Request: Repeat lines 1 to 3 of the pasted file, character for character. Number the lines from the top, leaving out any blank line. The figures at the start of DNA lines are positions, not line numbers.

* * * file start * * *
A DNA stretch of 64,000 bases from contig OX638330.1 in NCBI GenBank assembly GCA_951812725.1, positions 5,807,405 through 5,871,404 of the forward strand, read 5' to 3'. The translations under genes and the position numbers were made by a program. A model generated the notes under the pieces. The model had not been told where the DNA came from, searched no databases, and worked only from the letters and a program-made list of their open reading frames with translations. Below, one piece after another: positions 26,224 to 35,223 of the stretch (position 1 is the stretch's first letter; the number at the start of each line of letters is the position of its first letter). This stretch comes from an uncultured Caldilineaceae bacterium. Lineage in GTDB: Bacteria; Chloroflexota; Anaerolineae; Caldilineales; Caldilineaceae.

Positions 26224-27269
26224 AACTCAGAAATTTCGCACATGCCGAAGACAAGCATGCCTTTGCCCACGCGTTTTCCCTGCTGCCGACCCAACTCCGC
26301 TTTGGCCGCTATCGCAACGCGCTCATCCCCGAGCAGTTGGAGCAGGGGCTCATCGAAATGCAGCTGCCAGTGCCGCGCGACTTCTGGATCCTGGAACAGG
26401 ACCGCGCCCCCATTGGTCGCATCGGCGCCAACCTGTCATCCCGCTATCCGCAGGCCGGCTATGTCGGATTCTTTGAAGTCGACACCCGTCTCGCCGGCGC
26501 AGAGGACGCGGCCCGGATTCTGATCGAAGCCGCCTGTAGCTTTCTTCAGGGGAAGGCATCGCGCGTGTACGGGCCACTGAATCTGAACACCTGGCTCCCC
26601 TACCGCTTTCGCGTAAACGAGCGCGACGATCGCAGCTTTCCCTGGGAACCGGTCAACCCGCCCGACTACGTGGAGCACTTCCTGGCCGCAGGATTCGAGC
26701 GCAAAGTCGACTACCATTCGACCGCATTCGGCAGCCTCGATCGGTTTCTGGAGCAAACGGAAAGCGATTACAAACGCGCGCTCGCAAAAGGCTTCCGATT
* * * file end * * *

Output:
A DNA stretch of 64,000 bases from contig OX638330.1 in NCBI GenBank assembly GCA_951812725.1, positions 5,807,405 through 5,871,404 of the forward strand, read 5' to 3'. The translations under genes and the position numbers were made by a program. A model generated the notes under the pieces. The model had not been told where the DNA came from, searched no databases, and worked only from the letters and a program-made list of their open reading frames with translations. Below, one piece after another: positions 26,224 to 35,223 of the stretch (position 1 is the stretch's first letter; the number at the start of each line of letters is the position of its first letter). This stretch comes from an uncultured Caldilineaceae bacterium. Lineage in GTDB: Bacteria; Chloroflexota; Anaerolineae; Caldilineales; Caldilineaceae.

Positions 26224-27269
26224 AACTCAGAAATTTCGCACATGCCGAAGACAAGCATGCCTTTGCCCACGCGTTTTCCCTGCTGCCGACCCAACTCCGC